Data is not benign. This is true of the data and biomaterial collected for MHS. When placed in social contexts of ongoing institutional violence and racism, data can be weaponized to pathologize, target, regulate, and control (D’Ignazio and Klein 2020Dencik et al. 2019Milner 2020Taylor and Kukutai 2016). Grounding their analysis in the growing movement for data justice, Molldrem and Smith (2020) note the approach, “foregrounds social justice concerns and ongoing historical struggles against inequality, oppression, and domination” (11). Groups such as Data for Black Lives, along with initiatives such as the Indigenous OCAP principles (Ownership, Control, Access, and Possession), have demonstrated how communities are mobilizing to reclaim their rights to informational self-determination, and to control how data about their lives is collected, stored, and mobilized. Similarly, movements resisting facial recognition, and those identifying embedded algorithmic biases, and others, such as #NoTechForICE, have resisted technological determinism and the harms of pervasive surveillance. We align ourselves with these movements in staking a claim on our own bio-informational self-determination.

This editorial is an act of refusal, a refusal to allow our bodies to be treated as troves of data, and as risks to be calculated. We are people to be consulted, to be heard, and to be engaged with, on all aspects of our lives. As such, this editorial is also a rejection of MHS and the public health practices of objectification that have led us here. Instead, we call for participatory and community-located, intersectional, racial and viral justice approaches to respond to HIV. The first letter in HIV stands for Human; HIV molecules are connected to people, people who live in the social world, with rights and dignity. We look forward to further advancing the actualization of HIV data justice, where HIV responses are owned by communities, and where consent and autonomy are central. In 1983, people living with HIV stood in front of medical professionals in Denver and stated:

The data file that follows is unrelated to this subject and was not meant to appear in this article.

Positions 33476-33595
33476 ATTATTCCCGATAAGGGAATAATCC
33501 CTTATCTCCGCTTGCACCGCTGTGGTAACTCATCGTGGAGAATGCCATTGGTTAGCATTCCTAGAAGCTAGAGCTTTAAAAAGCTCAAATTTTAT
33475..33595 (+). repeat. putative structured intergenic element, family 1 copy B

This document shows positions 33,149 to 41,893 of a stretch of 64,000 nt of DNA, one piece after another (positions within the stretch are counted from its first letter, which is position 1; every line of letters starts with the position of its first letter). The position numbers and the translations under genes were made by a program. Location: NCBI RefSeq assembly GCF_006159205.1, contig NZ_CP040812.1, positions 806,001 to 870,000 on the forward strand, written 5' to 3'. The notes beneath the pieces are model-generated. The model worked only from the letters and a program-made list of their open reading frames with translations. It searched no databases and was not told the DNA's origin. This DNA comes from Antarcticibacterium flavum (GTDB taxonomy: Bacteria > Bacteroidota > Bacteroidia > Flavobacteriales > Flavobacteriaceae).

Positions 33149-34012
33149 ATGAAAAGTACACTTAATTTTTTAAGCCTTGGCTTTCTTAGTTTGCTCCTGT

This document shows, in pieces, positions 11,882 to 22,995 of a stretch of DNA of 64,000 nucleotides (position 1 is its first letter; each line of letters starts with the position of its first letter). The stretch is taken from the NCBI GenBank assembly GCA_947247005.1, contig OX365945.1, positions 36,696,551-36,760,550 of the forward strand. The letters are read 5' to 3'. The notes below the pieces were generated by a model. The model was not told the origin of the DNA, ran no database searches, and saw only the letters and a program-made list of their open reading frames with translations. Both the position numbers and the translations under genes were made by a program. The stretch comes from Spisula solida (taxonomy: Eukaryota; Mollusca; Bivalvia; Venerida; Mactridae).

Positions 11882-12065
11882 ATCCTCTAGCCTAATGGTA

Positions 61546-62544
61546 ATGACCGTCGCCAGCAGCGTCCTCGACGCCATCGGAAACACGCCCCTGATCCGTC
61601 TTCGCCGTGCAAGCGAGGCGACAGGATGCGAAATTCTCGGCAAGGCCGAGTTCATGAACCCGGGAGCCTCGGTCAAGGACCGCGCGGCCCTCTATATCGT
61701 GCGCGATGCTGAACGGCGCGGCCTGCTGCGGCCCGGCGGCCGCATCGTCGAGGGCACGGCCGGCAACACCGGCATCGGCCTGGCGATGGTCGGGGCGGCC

We condemn attempts to label us as “victims,” a term which implies defeat, and we are only occasionally “patients,” a term which implies passivity, helplessness, and dependence upon the care of others. We are “People With AIDS.”

Today, we add to this statement: We are People, not clusters!